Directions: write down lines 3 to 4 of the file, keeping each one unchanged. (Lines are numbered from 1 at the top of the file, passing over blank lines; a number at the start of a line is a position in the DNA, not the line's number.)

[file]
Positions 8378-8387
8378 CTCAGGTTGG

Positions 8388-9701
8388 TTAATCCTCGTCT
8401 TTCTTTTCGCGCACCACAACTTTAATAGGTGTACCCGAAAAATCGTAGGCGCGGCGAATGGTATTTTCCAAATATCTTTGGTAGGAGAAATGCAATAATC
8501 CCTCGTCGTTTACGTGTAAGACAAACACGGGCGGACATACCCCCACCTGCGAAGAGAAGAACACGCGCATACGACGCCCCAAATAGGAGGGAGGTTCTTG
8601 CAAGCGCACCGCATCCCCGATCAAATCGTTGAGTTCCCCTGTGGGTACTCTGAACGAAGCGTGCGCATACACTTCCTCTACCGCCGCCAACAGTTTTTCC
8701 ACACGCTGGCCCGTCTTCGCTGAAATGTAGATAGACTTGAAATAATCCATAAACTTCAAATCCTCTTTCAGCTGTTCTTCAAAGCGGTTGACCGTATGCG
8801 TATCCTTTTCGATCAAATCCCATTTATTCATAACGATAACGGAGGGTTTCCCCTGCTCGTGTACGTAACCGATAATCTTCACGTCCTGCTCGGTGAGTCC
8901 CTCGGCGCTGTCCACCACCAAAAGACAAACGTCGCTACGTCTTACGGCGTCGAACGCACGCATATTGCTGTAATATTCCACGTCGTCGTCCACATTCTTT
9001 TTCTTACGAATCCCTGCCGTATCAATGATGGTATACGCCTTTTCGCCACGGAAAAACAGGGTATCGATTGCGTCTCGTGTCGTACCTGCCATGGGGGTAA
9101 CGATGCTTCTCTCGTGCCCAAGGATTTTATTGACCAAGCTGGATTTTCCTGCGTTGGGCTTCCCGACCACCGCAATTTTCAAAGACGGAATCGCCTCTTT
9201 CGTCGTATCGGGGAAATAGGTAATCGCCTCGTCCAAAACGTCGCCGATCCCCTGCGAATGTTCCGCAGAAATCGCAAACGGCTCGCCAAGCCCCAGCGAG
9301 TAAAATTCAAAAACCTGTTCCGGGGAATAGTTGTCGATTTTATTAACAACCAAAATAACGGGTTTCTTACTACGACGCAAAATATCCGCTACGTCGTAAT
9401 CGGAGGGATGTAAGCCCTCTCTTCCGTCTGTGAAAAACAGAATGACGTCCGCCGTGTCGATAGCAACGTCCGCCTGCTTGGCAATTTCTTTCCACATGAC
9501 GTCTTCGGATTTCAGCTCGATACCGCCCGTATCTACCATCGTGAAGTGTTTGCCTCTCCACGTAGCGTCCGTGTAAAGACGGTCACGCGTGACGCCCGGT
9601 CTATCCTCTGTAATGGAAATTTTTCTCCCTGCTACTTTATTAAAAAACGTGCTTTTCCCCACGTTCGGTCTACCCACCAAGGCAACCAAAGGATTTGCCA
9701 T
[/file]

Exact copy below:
Positions 8388-9701
8388 TTAATCCTCGTCT